Climate change increases the risk of bushfires in Queensland

A new Climate Council briefing paper has found that climate change is increasing the risk of bushfires in Queensland, which communities, emergency services and the health sector must prepare for.

Australia is a fire prone country. While damaging bushfires are less common in Queensland than other states in Australia, climate change is now increasing the incidence of extreme heat and making heatwaves longer and more frequent, leading to a higher risk.

Queensland’s most populated region, the southeast, has a medium to high bushfire risk at the rural–urban fringe, where a large proportion of growth has been accommodated in the post-war period. This fire risk has been increasing substantially in recent decades. According to the RFS and QRFS, more than 50% of Queensland extreme fire days over the period 1945 to 2007 have occurred since 1990, with extreme fire days most prevalent in the southeast of the state.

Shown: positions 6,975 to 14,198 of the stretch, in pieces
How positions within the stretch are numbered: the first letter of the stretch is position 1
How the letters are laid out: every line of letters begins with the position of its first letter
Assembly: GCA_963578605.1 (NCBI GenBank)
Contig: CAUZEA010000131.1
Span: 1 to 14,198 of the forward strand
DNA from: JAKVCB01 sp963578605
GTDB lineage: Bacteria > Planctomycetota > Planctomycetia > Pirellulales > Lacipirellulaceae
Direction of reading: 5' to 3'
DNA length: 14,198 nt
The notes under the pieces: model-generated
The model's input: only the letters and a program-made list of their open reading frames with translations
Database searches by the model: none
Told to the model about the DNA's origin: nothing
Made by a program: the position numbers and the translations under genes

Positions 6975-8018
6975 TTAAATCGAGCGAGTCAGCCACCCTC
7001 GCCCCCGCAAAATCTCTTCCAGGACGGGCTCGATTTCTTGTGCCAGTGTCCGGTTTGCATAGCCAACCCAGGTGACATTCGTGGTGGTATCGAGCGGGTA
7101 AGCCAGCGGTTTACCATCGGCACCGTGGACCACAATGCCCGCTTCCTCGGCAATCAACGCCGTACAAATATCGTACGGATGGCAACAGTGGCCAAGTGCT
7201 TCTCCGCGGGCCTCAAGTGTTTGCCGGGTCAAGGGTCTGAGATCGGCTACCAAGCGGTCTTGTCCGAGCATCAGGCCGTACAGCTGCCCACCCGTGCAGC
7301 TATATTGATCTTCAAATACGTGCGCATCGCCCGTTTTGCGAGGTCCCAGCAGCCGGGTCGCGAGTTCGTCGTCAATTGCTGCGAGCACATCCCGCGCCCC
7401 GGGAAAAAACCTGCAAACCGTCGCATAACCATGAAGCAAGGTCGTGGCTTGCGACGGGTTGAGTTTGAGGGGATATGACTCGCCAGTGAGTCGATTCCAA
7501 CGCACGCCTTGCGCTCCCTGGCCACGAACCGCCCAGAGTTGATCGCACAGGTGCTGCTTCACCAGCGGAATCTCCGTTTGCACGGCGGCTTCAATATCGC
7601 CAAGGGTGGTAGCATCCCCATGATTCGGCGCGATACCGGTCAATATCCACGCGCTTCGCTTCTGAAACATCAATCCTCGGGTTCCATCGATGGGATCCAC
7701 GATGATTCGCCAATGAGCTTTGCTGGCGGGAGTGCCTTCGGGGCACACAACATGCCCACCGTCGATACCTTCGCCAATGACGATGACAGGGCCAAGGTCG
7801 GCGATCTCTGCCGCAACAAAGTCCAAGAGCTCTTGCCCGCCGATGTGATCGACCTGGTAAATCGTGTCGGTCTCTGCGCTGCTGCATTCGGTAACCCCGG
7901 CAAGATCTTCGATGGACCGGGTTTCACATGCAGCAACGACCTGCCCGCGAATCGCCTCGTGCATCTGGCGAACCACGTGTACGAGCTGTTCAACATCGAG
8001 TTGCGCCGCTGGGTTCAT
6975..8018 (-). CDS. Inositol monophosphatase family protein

The Bushfire Attack Level (BAL) assessments undertaken by Queensland Ecologists mostly occur in the south-east corner of the state (Gold Coast, Brisbane, Ipswich, Logan, Redlands, Somerset and Moreton Bay), however we anticipate this need to creep northwards as climate change creates a higher bushfire risk.

View the Climate Council paper here:

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